Archaeologists turned up so many beautiful mosaics in Tzipori that people used to say it might have been a regional catalogue store for those the ornate floors the Romans loved! As you’ll learn on a visit to Tzipori National Park west of Nazareth, its citizens could afford to indulge, because their city’s fate was very different from other Galilee towns in Roman times –during the Great Revolt (66–73 CE) it surrendered to the Romans without a fight. It was thus saved from destruction and went on to prosper.
Byzantine and medieval lore mark Tzipori as the birthplace of Mary. In Jewish tradition, it is best known as the hometown of Rabbi Yehuda Hanasi who codified the Mishnah (the first book of the Talmud) here in the late second century CE. Visitors feel close to Jewish history and practice in Tzipori’s synagogue, with its magnificent fifth-century mosaic whose motifs symbolize longed-for redemption.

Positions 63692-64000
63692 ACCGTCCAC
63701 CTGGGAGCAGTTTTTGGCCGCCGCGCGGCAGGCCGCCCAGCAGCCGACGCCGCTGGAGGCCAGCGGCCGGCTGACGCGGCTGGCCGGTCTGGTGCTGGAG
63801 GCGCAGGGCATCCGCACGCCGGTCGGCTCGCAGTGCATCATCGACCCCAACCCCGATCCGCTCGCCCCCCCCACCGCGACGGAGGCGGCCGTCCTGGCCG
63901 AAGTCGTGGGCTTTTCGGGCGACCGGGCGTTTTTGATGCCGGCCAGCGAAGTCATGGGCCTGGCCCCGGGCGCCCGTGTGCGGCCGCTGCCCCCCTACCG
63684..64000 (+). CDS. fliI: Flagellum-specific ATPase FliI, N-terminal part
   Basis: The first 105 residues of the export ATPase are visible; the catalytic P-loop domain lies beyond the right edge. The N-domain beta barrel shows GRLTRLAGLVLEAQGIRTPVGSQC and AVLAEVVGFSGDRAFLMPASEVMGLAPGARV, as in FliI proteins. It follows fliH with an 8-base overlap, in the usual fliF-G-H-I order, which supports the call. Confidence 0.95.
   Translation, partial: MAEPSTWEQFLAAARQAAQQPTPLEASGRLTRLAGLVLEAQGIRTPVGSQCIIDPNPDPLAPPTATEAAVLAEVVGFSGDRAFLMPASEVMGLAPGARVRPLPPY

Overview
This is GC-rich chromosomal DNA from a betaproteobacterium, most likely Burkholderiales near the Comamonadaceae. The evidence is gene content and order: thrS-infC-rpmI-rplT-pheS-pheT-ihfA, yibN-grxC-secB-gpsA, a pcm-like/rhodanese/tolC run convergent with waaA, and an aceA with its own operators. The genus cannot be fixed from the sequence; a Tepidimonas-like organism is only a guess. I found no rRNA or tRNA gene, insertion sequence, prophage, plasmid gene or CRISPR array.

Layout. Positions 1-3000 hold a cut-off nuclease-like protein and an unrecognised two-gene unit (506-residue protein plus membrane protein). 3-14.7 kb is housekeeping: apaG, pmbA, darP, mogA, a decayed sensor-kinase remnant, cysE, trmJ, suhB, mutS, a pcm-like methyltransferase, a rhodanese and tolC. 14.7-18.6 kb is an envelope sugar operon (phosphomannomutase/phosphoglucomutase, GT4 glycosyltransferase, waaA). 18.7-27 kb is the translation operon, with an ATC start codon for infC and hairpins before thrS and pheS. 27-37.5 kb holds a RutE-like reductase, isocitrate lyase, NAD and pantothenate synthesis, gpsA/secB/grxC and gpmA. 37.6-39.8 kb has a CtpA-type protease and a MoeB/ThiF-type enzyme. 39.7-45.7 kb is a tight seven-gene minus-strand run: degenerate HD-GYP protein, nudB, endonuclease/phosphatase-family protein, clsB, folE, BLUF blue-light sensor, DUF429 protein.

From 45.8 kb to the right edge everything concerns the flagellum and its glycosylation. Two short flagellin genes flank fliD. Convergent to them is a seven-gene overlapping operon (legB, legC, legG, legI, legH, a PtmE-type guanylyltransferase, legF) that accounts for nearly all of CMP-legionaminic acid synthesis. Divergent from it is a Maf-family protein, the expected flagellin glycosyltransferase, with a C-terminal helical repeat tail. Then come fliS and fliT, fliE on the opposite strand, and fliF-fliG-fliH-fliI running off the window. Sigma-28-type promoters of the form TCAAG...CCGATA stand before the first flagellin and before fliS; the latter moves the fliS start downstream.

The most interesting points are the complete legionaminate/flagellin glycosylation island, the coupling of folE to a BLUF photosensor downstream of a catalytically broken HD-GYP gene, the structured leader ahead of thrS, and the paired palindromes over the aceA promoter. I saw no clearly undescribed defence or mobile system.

Another highlight is the “Mona Lisa of Galilee” in Tzipori’s restored villa. With her enigmatic smile, created by with hundreds of small stones in dozens of natural shades, she peers out from the past, surrounded by scenes of the cavorting wine god, Dionysus and his minions. You can also stroll down main street to the Nile House, where another gorgeous mosaic depicts the Nile River festival, starring gods, goddesses and a menagerie of African animals. Visitors also love exploring the gigantic water tunnel that brought water to the city for hundreds of years from a nearby spring.